Public debt hits record high as Rajoy pressured to accept rival demands

Mariano Rajoy and Albert Rivera.

SPAIN’S public debt has struck a record high of €1.1 trillion, equivalent to 100.9 per cent of GDP, the highest figure relative to national output in more than a century.

Figures from the Bank of Spain showed that the amount owed by the government rose by €18.5 billion in June alone, as the national debt continues its rampant escalation since 2008, when it was just 39.4 per cent of GDP. 

The Ministry of the Economy responded to the news by claiming it remains on track to meet its 2016 target of a debt to GDP ratio of 99.1 per cent, arguing that June’s eyebrow-raising data was accounted for by seasonal variations, and that the rate of debt increase has been slowing since 2013. 


The country remains hamstrung by parliamentary stalemate and is under increasing pressure from the European Commission to reduce public and private debt levels, but the economy is posting one of the EU’s fastest growth rates and bond yields recently fell ahead of an anticipated political breakthrough. 

Acting prime minister Mariano Rajoy and the Partido Popular (PP) are expected to accept a package of political reforms demanded by Ciudadanos in exchange for their support for a PP-led government.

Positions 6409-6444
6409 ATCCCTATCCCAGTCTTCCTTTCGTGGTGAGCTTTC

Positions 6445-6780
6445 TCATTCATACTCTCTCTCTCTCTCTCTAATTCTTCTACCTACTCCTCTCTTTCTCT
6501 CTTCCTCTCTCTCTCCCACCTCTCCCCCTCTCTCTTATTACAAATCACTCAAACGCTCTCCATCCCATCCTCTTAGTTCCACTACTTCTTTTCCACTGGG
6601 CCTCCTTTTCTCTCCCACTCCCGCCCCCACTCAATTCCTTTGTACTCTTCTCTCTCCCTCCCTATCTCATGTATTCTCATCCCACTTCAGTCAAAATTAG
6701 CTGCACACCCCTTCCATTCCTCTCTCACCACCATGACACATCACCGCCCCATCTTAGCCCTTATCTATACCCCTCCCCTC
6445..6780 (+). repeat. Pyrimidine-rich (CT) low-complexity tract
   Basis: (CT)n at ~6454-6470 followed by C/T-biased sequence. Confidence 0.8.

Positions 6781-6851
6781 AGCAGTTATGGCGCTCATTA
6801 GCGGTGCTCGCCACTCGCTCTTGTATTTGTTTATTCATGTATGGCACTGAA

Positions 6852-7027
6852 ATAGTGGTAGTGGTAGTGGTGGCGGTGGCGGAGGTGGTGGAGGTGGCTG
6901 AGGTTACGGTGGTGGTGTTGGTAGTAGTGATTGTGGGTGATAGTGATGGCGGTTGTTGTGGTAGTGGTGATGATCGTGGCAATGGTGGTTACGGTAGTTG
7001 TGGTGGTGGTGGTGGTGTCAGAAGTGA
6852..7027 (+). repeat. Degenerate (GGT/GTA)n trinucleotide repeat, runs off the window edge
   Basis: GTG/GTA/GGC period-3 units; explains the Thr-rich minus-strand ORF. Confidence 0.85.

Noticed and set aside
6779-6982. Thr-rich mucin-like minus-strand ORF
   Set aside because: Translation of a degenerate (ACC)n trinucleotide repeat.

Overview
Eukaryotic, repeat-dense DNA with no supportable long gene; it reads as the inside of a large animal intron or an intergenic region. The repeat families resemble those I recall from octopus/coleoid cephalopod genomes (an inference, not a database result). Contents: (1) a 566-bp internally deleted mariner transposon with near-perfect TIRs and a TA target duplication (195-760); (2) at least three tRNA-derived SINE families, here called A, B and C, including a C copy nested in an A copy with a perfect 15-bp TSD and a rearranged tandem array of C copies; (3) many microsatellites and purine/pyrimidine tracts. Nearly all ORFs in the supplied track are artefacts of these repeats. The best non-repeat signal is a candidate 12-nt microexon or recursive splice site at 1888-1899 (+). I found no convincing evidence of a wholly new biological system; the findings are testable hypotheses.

The centrist party, which emerged as a response to endemic political corruption, listed six demands that the PP must accept if it is to add Ciudadanos’ 32 seats to its own 137, forming a coalition just seven seats short of the 176 required for a parliamentary majority. 

Leader Albert Rivera has demanded that Rajoy set a firm date for his investiture vote; expel any party officials implicated in corruption investigations; change the electoral laws to establish a more proportionally representative voting system; end judicial privileges for elected officials and pardons in corruption cases; limit prime ministerial powers and create a commission to investigate the Barcenas case, which allegedly saw illegal cash payments made to PP officials. 


  1. Well the saga continues but… some light at the end of the tunnel… maybe! I wonder how the demands that Ciudadanos are requesting actually help Spain’s economy… oh they don’t, so still the country will go nowhere unless they can put their foot down and change the employment regulations and make it easier and cheaper for people and companies to employ people!


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